Most of the regional passes give free travel for a certain number of days within a certain period; for example, 3 free days of travel within 7 days; and the other days are half-fare, they also give special prices on some cable cars. However, the free travel only covers a certain region of the country and the half-fare travel a slightly larger region. These passes are also available at a reduced rate if you hold any other travel pass (e.g., the half-fare card, see links below for details), and so they can also be good deals for people living here permanently who want to explore one region of the country for a short period. Most of these tickets are available for children at half price, but see the section below explaining how children can travel for free or greatly reduced rates when accompanied by an adult. Bernese Oberland Regional Pass
The cost is 230 CHF for 3 free days plus 4 half-fare days, or 277 CHF for 5 free days and 10 half-fare days. It is only available from May until October. Ticket info
. Network map
. Lake Geneva Regional Pass
The cost is 94 CHF for 2 free days plus 3 half-fare days, or 114 CHF for 3 free days and 4 half-fare days. It is available year-round. Ticket info
. Network Map Graubunden/Grisons Regional Pass
They have split Graubunden and the surrounding regions into six zones for the sake of this pass. The pass can either be bought for one of the zones or for all six zones. The cost is 99 / 159 CHF (one zone / all 6 zones) for 3 free days plus 4 half-fare days, or 125 / 195 CHF for 5 free days and 9 half-fare days. Ticket info
. Network map
. Upper Valais Regional Pass
This is a little different to the other regional passes. It gives a certain number of free days that can be used at any time within a month, but no travel discounts on other days. It costs 95 CHF for 2 free days, 125 CHF for 3 free days, or 175 CHF for 5 free days. Family passes for 2 adults and up to 3 children (up to 16 years old) are double these prices. Ticket info
. (William) Tell Pass - Luzern/Lucerne Region
The cost is 165 CHF for 2 free days plus 5 half-fare days, or 227 CHF for 5 free days and 10 half-fare days. It is only available from April until October. Ticket info
. Network map
. City Passes
In many of the larger cities in Switzerland, if you stay at a hotel in the city then they will give you a pass for the local public transport for the duration of your stay. This is certainly true in Basel, Geneva, and Lausanne, and is probably also true in the other large cities, but I don't have any definite knowledge of those. Ask the hotel you will be staying at to confirm this information. Children's Passes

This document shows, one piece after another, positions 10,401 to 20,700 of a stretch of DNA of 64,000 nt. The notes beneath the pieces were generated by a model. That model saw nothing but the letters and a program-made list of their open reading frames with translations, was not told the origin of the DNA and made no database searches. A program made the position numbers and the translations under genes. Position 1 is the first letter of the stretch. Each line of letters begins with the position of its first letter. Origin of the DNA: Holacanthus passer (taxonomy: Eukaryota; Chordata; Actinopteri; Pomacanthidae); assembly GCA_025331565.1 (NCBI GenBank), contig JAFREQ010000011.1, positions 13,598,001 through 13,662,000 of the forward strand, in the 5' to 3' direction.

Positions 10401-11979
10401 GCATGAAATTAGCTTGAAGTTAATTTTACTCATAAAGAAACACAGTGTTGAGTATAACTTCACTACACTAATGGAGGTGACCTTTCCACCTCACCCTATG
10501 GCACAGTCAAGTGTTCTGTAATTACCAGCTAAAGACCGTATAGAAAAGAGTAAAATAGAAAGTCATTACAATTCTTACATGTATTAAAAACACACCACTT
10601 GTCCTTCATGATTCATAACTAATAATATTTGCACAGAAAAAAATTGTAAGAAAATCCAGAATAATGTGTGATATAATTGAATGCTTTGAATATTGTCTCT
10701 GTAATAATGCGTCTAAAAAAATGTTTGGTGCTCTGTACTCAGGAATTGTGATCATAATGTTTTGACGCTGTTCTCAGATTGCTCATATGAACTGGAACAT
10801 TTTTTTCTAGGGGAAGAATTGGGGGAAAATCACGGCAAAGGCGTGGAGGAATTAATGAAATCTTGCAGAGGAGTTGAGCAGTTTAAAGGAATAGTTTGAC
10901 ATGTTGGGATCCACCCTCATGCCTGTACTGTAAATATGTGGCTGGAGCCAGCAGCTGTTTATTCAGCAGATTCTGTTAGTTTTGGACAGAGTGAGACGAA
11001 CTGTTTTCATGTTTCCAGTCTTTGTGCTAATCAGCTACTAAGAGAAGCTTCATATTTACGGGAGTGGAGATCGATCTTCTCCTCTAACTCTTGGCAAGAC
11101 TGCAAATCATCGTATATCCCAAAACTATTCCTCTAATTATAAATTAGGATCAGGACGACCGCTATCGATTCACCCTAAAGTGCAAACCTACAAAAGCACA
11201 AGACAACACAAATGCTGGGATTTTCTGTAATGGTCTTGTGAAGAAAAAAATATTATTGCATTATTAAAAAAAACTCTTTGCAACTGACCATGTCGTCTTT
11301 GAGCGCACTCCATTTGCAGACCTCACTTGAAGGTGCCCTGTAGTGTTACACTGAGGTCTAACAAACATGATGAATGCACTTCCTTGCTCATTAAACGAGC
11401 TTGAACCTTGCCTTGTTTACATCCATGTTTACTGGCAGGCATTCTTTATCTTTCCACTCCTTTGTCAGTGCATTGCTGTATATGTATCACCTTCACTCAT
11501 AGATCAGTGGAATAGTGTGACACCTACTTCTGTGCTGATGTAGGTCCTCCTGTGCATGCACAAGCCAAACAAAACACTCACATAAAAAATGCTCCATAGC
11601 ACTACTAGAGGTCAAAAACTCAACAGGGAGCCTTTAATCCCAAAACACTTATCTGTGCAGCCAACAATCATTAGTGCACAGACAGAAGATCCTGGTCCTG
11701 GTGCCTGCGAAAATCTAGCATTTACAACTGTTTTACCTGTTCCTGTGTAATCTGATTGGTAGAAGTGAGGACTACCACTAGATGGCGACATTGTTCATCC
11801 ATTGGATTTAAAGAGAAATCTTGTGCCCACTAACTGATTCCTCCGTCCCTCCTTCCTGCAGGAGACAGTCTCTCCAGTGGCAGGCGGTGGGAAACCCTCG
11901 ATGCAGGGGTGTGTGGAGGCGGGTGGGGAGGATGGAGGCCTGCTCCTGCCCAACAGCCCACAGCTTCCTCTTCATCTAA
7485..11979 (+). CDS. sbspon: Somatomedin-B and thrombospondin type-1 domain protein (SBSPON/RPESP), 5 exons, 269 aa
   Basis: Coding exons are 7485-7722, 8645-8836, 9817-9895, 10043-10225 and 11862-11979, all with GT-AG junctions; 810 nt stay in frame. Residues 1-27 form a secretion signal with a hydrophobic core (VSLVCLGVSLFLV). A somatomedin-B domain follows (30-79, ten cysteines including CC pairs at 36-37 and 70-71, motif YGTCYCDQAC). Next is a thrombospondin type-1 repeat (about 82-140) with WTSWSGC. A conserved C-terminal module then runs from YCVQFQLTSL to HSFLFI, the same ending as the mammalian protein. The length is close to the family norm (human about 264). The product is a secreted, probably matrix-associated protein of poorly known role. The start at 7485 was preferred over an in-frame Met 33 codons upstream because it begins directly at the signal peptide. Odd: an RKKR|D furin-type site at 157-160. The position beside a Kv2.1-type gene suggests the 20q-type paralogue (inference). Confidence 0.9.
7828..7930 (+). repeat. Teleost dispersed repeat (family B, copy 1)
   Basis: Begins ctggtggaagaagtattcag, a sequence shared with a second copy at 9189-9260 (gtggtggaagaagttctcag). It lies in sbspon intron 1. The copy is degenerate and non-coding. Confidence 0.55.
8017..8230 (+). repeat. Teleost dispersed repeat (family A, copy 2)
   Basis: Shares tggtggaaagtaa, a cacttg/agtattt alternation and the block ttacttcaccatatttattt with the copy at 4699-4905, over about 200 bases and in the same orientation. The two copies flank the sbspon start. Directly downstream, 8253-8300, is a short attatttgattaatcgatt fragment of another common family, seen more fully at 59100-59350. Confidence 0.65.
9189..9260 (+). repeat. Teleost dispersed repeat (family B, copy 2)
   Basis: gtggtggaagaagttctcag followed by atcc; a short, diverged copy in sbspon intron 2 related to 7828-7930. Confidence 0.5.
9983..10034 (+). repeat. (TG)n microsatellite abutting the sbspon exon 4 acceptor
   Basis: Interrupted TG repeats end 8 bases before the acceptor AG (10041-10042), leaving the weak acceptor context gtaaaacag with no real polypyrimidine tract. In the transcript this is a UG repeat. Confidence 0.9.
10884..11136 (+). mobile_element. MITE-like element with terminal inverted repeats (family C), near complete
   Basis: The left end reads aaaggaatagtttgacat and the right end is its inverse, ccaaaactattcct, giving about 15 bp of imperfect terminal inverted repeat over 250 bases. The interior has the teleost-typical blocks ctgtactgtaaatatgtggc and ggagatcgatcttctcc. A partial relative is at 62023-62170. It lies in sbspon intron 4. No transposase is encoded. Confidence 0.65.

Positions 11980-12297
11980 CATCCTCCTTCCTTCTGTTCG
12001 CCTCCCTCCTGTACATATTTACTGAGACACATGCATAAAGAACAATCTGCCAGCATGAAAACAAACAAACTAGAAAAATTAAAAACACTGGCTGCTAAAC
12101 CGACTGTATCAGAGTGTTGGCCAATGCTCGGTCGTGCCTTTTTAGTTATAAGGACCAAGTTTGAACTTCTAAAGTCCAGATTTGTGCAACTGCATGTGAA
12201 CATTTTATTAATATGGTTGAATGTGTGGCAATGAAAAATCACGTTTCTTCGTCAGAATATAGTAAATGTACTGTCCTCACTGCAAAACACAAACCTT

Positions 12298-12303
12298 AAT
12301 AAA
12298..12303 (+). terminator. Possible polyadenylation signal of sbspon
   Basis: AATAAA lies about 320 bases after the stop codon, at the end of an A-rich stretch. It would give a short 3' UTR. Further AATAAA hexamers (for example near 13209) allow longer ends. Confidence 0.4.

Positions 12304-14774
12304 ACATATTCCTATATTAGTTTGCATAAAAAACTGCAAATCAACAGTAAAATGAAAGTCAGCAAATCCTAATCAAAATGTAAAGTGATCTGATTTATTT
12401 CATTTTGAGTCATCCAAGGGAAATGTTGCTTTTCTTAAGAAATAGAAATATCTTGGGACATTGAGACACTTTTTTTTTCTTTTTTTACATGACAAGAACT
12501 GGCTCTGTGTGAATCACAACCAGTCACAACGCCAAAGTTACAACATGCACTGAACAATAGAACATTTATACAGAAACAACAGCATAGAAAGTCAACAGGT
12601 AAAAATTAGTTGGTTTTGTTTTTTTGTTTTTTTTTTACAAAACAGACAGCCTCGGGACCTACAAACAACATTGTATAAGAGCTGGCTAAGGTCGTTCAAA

Without a pass, children under the age of 6 can travel for free when accompanied by a parent (otherwise, they pay half-fare), and kids aged 6-15 pay half-fare (accompanied or not). Kids aged 6-15 can travel for free when accompanied by a parent if you have a Family Card or Junior Card. The Family Card costs nothing when bought in combination with one of the unlimited travel national passes, but you do need to ask for it when buying the pass. Otherwise, you can buy a Junior Card (junior-karte / carte junior) at a cost of 20 CHF for one child and 40 CHF for two or more children when buying one of the other passes, which is valid for one year. This all applies when it is a parent who is accompanying the child(ren), similar cards are available for grandparents. If you are neither a parent nor grandparent, then it appears that there are other options, see this post
by Idgie below. Comparing the Passes
I'll finish with some general guidelines regarding which pass is best in which situations. If your visitors plan to only use a small amount of public transport, then don't worry about a pass. If they plan to do several trips that are all within one of the regional passes, then these can often be ideal, but if they want to go outside of those regions even just once or twice then often the half-fare card is better.
If your visitors want to do a lot of travelling all over the country then the Swiss Pass or Swiss FlexiPass can be good deals. However, make sure that they do the comparison to the basic one-month half-fare card. For example, the Swiss FlexiPass for 4 days costs 302 CHF, which is 203 CHF more than the basic half-fare card. So, only if they expect to travel enough to warrant the extra cost in those 4 days (at half-fare prices) should they get this pass, otherwise the half-fare card and then buying tickets as they go will be better (although the extra hassle of buying those tickets should also be considered).
As I said above, the Swiss Transfer Ticket is rarely less than buying individual tickets, and the Swiss Card rarely works out better than just the basic half-fare card. In summary, the half-fare card is often the best deal, but there are exceptions.
One more thing to keep in mind when choosing a pass is that having a pass rather than just a half-fare card has advantages above the possible economic reasons. First, having a pass means that you don't need to worry about buying tickets all of the time – you can hop on and off any transport without worrying about the costs or always having the correct ticket (except to make sure that it is within the validity of your pass). Second, if you have the pass then it may encourage you to travel further because you've already spent the money, whereas if you have to think about the cost of each ticket then you may travel less and so enjoy the trip less.